Clean and plentiful water provides the foundation for prosperous communities. We rely on clean water to survive, yet right now we are heading towards a water crisis. Changing climate patterns are threatening lakes and rivers, and key sources that we tap for drinking water are being overdrawn or tainted with pollution. NRDC experts are helping to secure safe and sufficient water for people and the environment by:
- Promoting water efficiency strategies to help decrease the amount of water wasted;
- Protecting our water from pollution by defending the Clean Water Act and advocating for solutions like green infrastructure;
- Helping prepare cities, counties and states for water-related challenges they will face as a result of climate change; and
- Ensuring that waterways have enough water to support vibrant aquatic ecosystems.
Protecting Clean Water
Dirty water is the world's biggest health risk, and continues to threaten both quality of life and public health in the United States. When water from rain and melting snow runs off roofs and roads into our rivers, it picks up toxic chemicals, dirt, trash and disease-carrying organisms along the way. Many of our water resources also lack basic protections, making them vulnerable to pollution from factory farms, industrial plants, and activities like fracking. This can lead to drinking water contamination, habitat degradation and beach closures. NRDC is working to protect our water from pollution by:
- Drawing on existing protections in the Clean Water Act, and working to ensure that the law's pollution control programs apply to all important waterways, including headwater streams and wetlands, which provide drinking water for 117 million Americans;
- Improving protections to reduce pollutants like bacteria and viruses, which threaten Americans' health and well being; and
- Establishing new pollution limits for top problem areas, such as sources of runoff and sewage overflows.
» How stormwater runoff solutions can improve efficiency and water quality
» Find out how changes in wastewater pricing could save you water and money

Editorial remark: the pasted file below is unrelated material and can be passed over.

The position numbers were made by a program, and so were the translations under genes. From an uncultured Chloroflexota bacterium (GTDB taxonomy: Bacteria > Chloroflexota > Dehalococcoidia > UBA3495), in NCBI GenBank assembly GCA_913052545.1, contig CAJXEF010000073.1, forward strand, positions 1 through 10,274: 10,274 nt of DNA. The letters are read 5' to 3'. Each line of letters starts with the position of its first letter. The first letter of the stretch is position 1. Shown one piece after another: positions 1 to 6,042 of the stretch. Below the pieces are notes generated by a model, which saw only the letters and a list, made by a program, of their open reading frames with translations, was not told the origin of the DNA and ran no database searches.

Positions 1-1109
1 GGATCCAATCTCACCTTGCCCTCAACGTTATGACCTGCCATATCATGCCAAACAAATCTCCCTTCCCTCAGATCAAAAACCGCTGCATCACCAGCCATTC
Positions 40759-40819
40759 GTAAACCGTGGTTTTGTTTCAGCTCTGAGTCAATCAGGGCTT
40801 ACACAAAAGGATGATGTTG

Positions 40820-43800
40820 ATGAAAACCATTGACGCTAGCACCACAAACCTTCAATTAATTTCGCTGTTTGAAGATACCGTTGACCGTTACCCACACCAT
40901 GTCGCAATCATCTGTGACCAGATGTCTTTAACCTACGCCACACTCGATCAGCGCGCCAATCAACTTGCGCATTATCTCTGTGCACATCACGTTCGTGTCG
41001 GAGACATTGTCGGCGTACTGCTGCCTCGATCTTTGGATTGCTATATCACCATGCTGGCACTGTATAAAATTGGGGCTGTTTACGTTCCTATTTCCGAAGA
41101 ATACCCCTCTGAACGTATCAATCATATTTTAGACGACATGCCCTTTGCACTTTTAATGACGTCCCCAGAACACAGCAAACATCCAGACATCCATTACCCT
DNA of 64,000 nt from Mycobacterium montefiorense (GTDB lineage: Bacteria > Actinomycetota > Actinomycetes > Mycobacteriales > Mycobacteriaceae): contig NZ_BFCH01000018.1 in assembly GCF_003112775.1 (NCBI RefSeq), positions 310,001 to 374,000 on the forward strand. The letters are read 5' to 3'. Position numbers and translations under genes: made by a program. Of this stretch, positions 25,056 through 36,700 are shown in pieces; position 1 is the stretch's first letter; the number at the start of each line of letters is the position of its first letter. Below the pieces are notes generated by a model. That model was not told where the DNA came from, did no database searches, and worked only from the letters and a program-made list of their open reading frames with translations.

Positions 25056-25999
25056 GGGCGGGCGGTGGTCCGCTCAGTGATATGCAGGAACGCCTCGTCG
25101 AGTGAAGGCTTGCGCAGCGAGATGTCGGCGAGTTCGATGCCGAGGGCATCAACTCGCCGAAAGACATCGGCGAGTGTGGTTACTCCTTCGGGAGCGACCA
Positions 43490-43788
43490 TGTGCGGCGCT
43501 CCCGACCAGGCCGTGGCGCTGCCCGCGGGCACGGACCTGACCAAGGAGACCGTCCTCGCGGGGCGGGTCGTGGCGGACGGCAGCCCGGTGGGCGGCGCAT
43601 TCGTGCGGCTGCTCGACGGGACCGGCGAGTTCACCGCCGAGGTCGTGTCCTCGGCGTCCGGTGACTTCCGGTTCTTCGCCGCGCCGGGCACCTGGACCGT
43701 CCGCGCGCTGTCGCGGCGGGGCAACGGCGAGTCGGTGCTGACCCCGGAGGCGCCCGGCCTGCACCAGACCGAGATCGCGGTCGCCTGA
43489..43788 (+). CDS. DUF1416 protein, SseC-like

» Use our interactive tool to see how different California communities are planning for the future
Water and Climate Change
From more severe and frequent droughts to unprecedented flooding, many of the most profound and immediate impacts of climate change will relate to water. More than one-third of all counties in the lower 48 states will face higher risks of water shortages by mid-century as a result of global warming. Other impacts will include sea level rise, saltwater intrusion, harm to fisheries and more frequent and intense storm events. To help communities prepare, NRDC is creating tools that help the public and government officials to better understand and anticipate the water-related impacts of climate change at a state, county, and city level. We also promote ways to reduce wasted energy resulting from inefficient water collection, treatment and distribution.
Fish, birds and wildlife depend on clean water, just as people do. NRDC works to protect and restore important waterways to ensure that there is enough water flowing to keep these ecosystems intact and functioning. In the San Francisco Bay-Delta -- the largest estuary on the west coast -- we are stopping unsustainable water withdrawals that threaten endangered fish species and their habitat through a range of litigation tools. We are also continuing to restore water flows to California's second largest river, the San Joaquin River. Through implementation of the historic San Joaquin River Restoration Settlement, an agreement won after 18 years of litigation brought by a coalition of conservation and fishing groups, and led by NRDC, the settlement will restore water flows and reintroduce salmon to the San Joaquin.